Iranian women bare their heads in protest against government controls. A senior official said algorithms can identify anyone who does not follow the dress code.
Last month, a young woman went to work at Sarzamineh Shadi, or Land of Happiness, an indoor amusement park east of the Iranian capital Tehran. After a photo of the woman without a hijab went viral on social media, the amusement park was shut down, according to multiple reports in Iranian media. The Tehran prosecutor’s office has reportedly launched an investigation, Wired wrote on the subject.
Shutting down a business to enforce Iran’s strict women’s dress laws is a familiar tactic for Shaparak Shajarizadeh. She stopped wearing the hijab in 2017 because she considered it a symbol of government repression, and recalls how restaurant owners, fearful of the authorities, pressured her to cover her head.
After Iranian lawmakers proposed last year that facial recognition be used to monitor the hijab law, the head of the Iranian government agency that enforces the morality law said in an interview in September that the technology would be used “to identify inappropriate and unusual movements,” including “non-compliance with hijab laws.” Individuals could be identified by checking their faces against a national identity database to levy fines and make arrests, he said in the interview.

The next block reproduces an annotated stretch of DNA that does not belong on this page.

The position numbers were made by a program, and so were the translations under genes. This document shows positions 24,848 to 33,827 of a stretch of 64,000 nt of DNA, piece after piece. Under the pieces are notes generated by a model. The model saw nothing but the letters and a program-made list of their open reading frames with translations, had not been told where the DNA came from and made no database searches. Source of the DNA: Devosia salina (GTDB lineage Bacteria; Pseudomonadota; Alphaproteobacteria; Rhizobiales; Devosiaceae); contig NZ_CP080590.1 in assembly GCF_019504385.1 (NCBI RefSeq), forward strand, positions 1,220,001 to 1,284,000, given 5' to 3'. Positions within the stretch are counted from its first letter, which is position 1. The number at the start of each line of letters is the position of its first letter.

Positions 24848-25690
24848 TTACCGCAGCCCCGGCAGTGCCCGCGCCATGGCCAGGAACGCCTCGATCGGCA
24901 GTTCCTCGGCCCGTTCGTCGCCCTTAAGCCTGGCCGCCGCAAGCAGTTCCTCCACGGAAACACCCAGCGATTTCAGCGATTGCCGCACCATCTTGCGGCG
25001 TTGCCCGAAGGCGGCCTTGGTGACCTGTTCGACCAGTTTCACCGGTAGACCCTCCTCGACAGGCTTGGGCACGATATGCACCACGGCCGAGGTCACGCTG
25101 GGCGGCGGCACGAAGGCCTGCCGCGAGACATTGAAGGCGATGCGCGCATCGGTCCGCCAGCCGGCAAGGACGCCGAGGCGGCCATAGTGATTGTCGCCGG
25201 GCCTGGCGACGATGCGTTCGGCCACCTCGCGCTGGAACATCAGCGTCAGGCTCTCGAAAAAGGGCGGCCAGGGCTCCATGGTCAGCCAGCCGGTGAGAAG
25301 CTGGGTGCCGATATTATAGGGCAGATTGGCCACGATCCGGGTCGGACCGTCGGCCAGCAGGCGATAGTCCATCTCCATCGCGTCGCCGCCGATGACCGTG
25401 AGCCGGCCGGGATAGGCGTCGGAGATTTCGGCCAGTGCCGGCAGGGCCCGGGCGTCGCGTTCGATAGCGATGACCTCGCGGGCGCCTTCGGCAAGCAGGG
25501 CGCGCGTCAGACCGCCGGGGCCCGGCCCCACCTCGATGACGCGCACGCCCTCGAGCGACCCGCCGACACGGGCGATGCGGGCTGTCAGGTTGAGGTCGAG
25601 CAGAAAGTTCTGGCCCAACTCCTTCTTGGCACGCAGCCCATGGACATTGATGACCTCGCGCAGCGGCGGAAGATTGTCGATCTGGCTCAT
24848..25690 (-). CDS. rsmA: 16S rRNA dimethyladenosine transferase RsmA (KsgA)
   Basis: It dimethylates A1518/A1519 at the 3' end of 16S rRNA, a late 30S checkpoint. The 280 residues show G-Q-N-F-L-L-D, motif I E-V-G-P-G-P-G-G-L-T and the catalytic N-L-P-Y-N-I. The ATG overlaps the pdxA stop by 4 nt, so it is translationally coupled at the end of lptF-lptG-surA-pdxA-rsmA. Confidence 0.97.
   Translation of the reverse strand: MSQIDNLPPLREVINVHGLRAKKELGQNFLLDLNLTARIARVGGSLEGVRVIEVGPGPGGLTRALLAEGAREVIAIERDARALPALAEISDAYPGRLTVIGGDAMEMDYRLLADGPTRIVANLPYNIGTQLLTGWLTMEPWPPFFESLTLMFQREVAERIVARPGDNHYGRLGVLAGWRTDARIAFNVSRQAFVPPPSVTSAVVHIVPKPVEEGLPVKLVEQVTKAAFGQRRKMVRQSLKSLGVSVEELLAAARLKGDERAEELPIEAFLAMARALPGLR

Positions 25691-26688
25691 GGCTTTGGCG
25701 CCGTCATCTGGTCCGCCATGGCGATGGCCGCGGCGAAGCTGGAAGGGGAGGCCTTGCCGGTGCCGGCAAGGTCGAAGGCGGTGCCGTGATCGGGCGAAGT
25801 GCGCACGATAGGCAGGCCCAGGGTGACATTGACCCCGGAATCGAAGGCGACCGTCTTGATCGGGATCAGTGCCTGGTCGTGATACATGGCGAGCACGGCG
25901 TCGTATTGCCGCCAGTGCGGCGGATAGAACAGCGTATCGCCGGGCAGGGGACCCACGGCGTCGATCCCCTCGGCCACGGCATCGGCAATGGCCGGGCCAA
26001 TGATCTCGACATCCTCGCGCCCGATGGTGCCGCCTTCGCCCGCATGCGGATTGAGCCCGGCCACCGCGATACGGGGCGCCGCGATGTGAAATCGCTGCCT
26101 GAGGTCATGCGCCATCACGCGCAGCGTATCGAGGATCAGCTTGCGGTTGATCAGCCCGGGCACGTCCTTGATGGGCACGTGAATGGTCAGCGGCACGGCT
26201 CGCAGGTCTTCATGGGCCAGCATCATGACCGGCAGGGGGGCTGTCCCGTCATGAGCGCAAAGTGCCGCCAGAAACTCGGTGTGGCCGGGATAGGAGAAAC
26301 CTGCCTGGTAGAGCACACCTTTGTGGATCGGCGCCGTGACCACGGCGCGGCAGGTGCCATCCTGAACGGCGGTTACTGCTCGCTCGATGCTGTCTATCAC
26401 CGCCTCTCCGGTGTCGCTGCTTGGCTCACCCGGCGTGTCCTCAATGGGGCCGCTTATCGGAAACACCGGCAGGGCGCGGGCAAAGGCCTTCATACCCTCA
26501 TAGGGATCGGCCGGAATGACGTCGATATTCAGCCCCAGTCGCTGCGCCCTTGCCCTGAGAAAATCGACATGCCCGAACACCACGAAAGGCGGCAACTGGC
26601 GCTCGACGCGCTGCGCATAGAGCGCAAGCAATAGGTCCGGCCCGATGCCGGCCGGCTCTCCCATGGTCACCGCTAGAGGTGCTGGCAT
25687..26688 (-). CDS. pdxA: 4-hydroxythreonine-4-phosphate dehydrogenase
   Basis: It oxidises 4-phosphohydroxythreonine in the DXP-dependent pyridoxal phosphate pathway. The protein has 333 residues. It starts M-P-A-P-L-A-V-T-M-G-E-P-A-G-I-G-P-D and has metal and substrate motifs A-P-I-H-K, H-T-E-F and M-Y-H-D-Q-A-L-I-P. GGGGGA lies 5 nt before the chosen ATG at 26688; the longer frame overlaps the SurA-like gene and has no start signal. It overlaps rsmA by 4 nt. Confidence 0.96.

Two weeks later, a 22-year-old Kurdish woman named Gina Mahsa Amini died after being detained by Iran’s morality police for not wearing her hijab tightly enough. Her death sparked historic protests against women’s dress codes that led to some 19,000 arrests and more than 500 deaths.
Catherine Grote, a human rights analyst at Freedom House, a US government-backed NGO, says she has noticed a shift in Iran in recent years, from relying on informants and physical patrols to forms of automated digital surveillance targeting critics.
Facial recognition has become a coveted tool for authoritarian regimes around the world as a way to suppress dissent, Grote says, though many lack the necessary technical infrastructure.
“Iran is a case where they have both the governmental will and the physical capabilities.”
Some of the facial recognition devices used in Iran today are the work of Chinese camera and artificial intelligence company Tiandy. Its dealings in Iran were included in a December 2021 report by IPVM, a company that monitors the surveillance and security industry.
Tiandy is one of the world’s largest manufacturers of security cameras, but its sales are mostly in China, the report’s author says, and the company appears to have seized the opportunity to expand into Iran.
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